In the first half of the first millennium bc (zone S5-1a), a humid environment characterized the floodplain (Fig. 5). In particular, the first sample is characterized by hygro- and hydrophilous taxa, trees such as Alnus and Salix and herbs such as Hottonia palustris, Cyperaceae, and Typha, ferns and algae. Worthy of mention in this sample is the peak of Verbascum (12.5%), only recorded here. The grains could belong to V. blattaria L., a typical herb of uncultivated land and of riverbanks and ditches. As to oaks, Q. robur L. is the most probable deciduous oak species (Q. robur-type, 1.8%) in the first sample since it is tolerant of wet soils and flooding. It is then replaced, for a short time, by the pioneers Rosaceae. A change of the water table could also be indicated by the presence of Tamarix. Tamarisks are salt-tolerating plants and might even have been present along the seacoast, which was ca. 1.5 km away from the study area during the Early Iron Age (Nicosia et al. 2019), or also inland in patchy wet areas. Then Q. cerris-type, including pollen of both Q. cerris and Q. suber begins (0.7%). Both oaks give indication of less water availability. The high amount of Poaceae and the contemporary presence of green algae, like Botryococcus and Zygnemataceae, confirms that the area was a freshwater environment with wet meadows, as previously suggested by Ciarallo (2002). Nonetheless, the patchy scenario depicted by the geomorphological reconstruction of Nicosia et al. (2019) is testified by the co-occurrence of grassland and pastureland taxa (Fig. 5). Halophytic plants of the Amaranthaceae family might have also populated the strip of land between the sea and the floodplain. The Mediterranean environments were especially dominated by Cupressaceae, in particular “Mediterranean” juniper species (Juniperus oxycedrus and J. phoenicia) and/or Cupressus sempervirens, whose indigenous status and diffusion is debated (Pignatti 1982; Bagnoli et al. 2009), which is at present found in the coastal scrubland (Fig. 5). Juniper plants probably populated the Bottaro/Pioppaino dune ridge, which delimited the wetland towards the sea. Trunks of juniper were found in the positions where they had lived on a beach at Neapolis, dated to the sixth century ad (Vacchi et al. 2020). Evergreen oak (Q. ilex-type) forest was also present (max. 0.9%), probably mixed with deciduous specimens as recorded in the lowland of Volturno Plain (Grüger et al. 2002; Di Rita et al. 2018).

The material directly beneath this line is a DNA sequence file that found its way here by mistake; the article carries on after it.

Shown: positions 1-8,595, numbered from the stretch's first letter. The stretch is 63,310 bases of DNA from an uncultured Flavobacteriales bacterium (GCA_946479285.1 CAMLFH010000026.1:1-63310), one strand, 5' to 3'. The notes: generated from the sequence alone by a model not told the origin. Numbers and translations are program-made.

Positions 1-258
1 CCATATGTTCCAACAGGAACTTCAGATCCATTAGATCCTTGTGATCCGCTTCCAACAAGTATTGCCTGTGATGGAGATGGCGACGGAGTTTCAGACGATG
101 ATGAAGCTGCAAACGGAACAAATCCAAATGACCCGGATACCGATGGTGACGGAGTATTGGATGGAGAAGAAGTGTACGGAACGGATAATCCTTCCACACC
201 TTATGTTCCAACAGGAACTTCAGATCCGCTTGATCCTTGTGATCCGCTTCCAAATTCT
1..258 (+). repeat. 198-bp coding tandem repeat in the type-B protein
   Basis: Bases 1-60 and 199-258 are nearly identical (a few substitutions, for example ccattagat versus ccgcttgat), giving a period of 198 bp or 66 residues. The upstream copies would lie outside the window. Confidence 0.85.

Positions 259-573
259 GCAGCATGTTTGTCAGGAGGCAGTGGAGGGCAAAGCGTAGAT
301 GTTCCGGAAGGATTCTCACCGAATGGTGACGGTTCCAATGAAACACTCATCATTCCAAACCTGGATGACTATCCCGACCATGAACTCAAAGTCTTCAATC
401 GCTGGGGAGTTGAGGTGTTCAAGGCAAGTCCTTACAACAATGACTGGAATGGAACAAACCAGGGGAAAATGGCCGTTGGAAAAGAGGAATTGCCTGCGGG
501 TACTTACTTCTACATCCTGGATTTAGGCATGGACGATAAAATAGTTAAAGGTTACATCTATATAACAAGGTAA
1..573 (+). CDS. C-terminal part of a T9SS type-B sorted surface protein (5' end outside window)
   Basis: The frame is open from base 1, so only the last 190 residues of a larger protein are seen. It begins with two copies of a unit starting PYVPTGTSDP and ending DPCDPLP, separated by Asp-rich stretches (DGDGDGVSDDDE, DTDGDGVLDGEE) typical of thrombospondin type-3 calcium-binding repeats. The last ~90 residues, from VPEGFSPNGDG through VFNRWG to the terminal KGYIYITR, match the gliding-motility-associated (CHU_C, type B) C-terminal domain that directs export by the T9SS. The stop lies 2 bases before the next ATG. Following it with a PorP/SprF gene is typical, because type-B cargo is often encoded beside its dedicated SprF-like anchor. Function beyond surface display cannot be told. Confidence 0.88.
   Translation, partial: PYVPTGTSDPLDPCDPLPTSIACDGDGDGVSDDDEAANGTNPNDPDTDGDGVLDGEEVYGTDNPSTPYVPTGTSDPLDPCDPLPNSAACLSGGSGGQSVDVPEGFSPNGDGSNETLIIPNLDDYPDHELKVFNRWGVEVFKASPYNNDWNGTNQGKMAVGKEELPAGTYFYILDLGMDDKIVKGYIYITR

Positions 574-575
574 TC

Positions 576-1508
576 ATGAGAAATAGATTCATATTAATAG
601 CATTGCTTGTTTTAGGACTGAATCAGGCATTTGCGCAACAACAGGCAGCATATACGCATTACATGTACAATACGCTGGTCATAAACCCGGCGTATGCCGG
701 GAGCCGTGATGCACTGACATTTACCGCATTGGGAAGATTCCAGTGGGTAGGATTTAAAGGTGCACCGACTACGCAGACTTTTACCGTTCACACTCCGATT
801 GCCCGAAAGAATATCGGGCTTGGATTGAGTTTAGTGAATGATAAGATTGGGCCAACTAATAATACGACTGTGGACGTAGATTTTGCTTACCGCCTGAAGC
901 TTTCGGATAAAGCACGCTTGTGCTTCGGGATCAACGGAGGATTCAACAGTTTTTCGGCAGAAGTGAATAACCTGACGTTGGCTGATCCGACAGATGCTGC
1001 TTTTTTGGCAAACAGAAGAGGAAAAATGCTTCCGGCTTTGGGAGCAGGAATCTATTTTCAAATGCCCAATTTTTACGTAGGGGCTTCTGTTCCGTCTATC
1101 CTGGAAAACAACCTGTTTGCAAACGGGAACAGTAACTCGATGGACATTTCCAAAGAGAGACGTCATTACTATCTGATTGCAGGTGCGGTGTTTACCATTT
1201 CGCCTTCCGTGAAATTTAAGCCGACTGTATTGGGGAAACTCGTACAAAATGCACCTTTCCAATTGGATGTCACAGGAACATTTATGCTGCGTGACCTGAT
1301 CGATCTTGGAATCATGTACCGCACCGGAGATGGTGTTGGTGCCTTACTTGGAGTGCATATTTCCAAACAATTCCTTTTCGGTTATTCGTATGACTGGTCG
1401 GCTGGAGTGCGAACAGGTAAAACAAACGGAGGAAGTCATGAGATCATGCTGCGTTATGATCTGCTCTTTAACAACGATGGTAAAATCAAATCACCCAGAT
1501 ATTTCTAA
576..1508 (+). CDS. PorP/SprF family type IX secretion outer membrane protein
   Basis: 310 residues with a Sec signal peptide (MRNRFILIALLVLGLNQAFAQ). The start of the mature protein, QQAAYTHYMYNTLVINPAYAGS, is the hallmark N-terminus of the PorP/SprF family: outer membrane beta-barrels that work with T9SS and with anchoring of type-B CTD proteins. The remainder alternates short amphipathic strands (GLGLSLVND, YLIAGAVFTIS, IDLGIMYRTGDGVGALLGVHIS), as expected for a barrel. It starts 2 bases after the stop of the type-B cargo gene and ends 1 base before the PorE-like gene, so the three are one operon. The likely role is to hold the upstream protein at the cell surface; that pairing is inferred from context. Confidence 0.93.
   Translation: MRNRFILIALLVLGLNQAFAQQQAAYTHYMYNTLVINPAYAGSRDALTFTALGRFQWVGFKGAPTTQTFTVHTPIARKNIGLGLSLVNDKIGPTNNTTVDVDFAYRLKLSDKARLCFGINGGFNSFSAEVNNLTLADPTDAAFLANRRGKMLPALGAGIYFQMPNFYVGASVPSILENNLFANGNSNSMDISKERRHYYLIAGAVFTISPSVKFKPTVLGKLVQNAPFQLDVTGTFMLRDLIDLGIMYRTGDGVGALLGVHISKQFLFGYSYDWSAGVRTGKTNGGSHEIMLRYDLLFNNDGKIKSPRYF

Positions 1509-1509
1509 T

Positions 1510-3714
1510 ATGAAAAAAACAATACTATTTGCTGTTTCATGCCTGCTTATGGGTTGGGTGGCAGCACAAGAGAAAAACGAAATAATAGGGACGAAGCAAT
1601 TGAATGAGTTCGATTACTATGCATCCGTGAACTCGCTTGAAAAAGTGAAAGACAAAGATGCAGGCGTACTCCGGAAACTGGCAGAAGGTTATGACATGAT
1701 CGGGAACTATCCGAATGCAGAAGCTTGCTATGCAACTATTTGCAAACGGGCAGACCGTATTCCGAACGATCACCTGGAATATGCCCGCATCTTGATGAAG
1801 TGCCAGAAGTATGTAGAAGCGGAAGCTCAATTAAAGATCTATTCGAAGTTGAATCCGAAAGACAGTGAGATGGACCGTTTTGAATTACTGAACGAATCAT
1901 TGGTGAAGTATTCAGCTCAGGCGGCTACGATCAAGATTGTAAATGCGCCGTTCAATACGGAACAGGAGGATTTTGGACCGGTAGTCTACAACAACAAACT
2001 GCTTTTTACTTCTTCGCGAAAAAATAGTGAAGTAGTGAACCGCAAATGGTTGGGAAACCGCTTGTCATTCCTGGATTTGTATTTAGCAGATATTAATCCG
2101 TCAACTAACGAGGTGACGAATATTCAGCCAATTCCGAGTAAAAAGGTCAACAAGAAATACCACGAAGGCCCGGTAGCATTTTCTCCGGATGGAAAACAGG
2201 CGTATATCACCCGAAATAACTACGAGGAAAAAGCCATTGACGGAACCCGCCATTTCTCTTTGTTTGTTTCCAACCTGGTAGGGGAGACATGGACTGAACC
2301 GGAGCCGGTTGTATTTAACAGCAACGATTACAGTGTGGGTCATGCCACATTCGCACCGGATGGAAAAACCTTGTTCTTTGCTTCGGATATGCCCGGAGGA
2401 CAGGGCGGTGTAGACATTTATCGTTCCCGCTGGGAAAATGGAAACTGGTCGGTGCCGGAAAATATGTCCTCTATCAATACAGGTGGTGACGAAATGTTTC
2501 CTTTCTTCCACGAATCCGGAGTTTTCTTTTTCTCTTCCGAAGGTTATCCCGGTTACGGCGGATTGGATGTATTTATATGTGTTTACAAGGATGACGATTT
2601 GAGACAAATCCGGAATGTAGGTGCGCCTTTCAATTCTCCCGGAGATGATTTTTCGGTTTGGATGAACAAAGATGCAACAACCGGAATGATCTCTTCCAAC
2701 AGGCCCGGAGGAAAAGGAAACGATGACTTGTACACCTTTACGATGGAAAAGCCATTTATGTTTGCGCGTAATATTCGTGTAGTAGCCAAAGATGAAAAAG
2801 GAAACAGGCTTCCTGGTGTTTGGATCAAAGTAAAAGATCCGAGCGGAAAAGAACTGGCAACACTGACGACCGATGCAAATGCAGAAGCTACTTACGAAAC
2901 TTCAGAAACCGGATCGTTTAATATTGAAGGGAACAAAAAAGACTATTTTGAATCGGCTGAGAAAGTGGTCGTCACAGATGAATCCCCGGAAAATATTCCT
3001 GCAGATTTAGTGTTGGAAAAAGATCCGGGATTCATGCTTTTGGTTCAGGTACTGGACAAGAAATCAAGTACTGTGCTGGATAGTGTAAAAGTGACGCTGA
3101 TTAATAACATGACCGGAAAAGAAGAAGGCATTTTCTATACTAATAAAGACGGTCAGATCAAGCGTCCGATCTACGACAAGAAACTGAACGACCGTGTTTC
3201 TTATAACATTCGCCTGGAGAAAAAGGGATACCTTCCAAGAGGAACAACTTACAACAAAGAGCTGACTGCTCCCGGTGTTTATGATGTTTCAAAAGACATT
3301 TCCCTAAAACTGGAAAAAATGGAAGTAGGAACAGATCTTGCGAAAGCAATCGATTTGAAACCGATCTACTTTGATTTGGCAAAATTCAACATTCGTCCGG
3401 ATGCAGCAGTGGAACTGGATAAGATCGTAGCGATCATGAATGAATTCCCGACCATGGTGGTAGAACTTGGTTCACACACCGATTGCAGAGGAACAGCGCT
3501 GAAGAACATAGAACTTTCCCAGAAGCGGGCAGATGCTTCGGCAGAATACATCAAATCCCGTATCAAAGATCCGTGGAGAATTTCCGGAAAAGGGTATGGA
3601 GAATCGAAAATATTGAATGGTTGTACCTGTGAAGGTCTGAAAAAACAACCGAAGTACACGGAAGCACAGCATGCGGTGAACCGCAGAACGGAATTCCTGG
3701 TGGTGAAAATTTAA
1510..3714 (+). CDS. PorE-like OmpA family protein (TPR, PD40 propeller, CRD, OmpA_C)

Mesophilous taxa (Fig. 5) were probably growing in the floodplain and/or in the Sarno, Lattari, and Somma mountains (Di Donato et al. 2008; Di Maio et al. 2012; Russo Ermolli et al. 2014). Synanthropic taxa are mostly represented by Urtica-types (max. 4.3%), which include nitrophilous species growing in footpath and ruderal communities (Behre 1981).